All you need is dynamite
Acid, the Angry Brigade, and the End of the Sixties
publication Date 26th August
In ‘All You Need Is Dynamite’, the latest in his Art Decades series of small format, limited edition books, Dave Haslam explores the fading of Sixties dreams of peace and love, and the emergence of urban terrorist groups, particularly a cell known as the Angry Brigade who carried out dozens of bomb attacks in Britain.
Haslam tracks the political campaigns, the police repression, and the insane times, from underground music venues, via May ’68 in Paris, to the story of Angry Brigade members living in Manchester for several months in 1971 and contributing to the underground paper Mole Express (a bible for local acid-freaks, and fans of the Edgar Broughton Band and the Weather Underground).
Picking his way through forgotten streets and demolished clubs, and the pages of underground newspapers, Haslam uncovers a heady mix of left-wing politics, psychedelic music, police raids and political violence.
Where does one language end and another begin? What happens to those people who find themselves not simply between languages but in states of transformation and translation? How do we speak, act, and live in these spaces where everything seems at once both promised and impossible?
Paul McQuade’s debut short story collection moves into this space between tongues – a play on the Scottish Gaelic word for translation, eadar-theangachadh. These stories span modern myth and the surreal, Europe, Asia, and North America, and take language and technology to their limit to map those strange places where people without voices find themselves.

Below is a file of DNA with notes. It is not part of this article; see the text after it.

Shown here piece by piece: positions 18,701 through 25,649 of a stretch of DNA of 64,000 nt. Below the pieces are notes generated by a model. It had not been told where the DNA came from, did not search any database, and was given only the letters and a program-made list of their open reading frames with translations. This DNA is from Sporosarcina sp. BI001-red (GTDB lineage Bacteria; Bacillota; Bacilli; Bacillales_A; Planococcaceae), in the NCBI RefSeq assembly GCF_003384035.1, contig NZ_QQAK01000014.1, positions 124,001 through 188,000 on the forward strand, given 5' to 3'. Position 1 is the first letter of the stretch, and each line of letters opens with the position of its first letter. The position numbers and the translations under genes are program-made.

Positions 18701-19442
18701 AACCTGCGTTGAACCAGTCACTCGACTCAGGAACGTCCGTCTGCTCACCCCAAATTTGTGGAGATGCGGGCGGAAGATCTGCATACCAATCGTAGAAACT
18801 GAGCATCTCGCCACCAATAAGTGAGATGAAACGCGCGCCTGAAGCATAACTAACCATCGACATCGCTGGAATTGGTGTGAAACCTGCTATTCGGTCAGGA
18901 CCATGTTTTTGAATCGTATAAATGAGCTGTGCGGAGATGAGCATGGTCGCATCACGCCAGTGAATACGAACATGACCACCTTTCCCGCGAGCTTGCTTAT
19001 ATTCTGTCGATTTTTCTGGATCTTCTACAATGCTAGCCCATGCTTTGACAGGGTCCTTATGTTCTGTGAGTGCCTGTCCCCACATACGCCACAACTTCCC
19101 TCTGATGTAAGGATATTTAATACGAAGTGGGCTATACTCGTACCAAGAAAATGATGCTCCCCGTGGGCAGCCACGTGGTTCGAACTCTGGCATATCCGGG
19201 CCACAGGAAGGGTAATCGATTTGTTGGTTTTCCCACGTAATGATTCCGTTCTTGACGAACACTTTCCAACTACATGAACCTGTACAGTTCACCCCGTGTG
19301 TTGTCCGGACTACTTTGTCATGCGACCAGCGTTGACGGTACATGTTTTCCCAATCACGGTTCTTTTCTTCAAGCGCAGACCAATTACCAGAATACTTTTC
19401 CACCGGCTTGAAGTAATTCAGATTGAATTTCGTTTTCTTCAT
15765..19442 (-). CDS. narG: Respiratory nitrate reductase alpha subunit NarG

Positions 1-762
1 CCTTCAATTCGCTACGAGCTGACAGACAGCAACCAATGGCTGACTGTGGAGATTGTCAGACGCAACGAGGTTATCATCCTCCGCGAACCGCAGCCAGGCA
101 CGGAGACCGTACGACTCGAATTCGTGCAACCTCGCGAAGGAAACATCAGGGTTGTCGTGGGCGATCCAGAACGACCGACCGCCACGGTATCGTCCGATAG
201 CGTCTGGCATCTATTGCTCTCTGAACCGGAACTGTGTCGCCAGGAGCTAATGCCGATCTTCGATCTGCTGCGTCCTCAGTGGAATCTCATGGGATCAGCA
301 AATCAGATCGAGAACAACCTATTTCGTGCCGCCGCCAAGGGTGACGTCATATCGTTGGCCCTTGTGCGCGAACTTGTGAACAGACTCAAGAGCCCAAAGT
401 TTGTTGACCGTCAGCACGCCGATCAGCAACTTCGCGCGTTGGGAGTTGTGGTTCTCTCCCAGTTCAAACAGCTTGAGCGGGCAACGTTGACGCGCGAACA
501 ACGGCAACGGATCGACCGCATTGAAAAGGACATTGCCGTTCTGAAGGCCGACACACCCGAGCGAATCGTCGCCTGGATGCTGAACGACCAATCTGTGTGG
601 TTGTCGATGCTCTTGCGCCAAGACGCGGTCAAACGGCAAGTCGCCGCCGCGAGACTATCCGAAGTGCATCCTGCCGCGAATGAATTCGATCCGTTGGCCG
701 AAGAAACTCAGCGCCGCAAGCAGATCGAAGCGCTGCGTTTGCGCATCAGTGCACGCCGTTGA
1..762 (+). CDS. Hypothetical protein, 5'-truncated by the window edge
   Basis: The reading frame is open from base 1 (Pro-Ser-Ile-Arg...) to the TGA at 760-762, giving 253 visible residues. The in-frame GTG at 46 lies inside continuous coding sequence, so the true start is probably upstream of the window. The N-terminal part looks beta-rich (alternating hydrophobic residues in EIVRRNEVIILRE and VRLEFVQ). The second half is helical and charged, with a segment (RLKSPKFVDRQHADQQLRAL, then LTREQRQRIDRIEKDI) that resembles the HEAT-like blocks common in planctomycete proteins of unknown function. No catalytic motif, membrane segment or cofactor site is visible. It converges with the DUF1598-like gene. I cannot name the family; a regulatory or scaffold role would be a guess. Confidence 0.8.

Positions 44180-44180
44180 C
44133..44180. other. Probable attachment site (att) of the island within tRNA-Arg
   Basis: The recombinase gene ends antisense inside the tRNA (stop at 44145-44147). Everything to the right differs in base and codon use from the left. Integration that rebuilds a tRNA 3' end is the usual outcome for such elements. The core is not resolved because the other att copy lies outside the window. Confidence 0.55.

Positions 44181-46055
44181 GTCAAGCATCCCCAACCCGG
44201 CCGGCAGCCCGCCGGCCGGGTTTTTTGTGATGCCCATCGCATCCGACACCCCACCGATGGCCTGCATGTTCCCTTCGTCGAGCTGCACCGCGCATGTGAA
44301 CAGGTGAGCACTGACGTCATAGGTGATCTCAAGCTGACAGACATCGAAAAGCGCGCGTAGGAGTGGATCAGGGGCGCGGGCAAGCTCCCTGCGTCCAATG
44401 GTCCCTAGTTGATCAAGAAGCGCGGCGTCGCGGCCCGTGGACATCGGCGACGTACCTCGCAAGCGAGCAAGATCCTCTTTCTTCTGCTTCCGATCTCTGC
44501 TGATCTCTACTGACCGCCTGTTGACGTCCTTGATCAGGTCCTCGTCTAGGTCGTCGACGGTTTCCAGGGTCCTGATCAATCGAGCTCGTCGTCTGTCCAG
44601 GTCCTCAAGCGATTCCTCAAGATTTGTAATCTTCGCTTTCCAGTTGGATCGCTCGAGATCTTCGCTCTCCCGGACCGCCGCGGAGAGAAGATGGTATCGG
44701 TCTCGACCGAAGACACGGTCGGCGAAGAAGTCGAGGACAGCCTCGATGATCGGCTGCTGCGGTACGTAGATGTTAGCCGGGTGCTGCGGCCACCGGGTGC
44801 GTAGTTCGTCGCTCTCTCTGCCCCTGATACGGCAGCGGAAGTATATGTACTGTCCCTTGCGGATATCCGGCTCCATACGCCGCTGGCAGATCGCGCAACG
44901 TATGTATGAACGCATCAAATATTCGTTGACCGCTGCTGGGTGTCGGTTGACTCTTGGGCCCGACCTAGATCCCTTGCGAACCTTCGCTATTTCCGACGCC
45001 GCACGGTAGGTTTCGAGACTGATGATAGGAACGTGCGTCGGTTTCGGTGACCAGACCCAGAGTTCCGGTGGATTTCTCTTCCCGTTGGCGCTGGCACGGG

"Equally at home with the weird and the everyday, McQuade is a singular talent worth seeking out."
In his fourth short story collection, an exploration of the dark side of modern London, Nicholas Royle redefines urban Gothic for the twenty-first century. Fifteen stories, dating from 2000 to the present day and including seven brand-new pieces, demonstrate Royle’s range of styles and techniques. Often writing against a background of film, art or literature, he unearths unease in the streets of Shepherd’s Bush, Hackney and South Tottenham, and creates uncanny effects with innovative, experimental forms.
London Gothic is the first in a projected series of city-based collections by Royle. Forthcoming volumes are devoted to Manchester and Paris.
My Second Home: Sylvia Plath in Paris, 1956
Sylvia Plath was in Paris during Easter 1956, alone in a hotel near Notre Dame. She’d grown to love the city after spending Christmas there with Richard Sassoon and she’d hoped he‘d be with her for Easter too, but he hadn’t answered her letters. She’d met Ted Hughes a month earlier; Ted was also in her head, and within ten weeks they’d be married.
In the fourth book in his Art Decades series, Dave Haslam describes this key period in Sylvia Plath’s life. We discover how she filled those Paris days, including having dinner with an Italian communist, embracing the idea of drunken afternoon sex with a friend of a friend, sketching in the park, and lying on her yellow bed in an attic room listening to the sound of the Paris rain as she considered decisions and future plans:
in her phrase, ‘the fatal dance’ of choices and alternatives.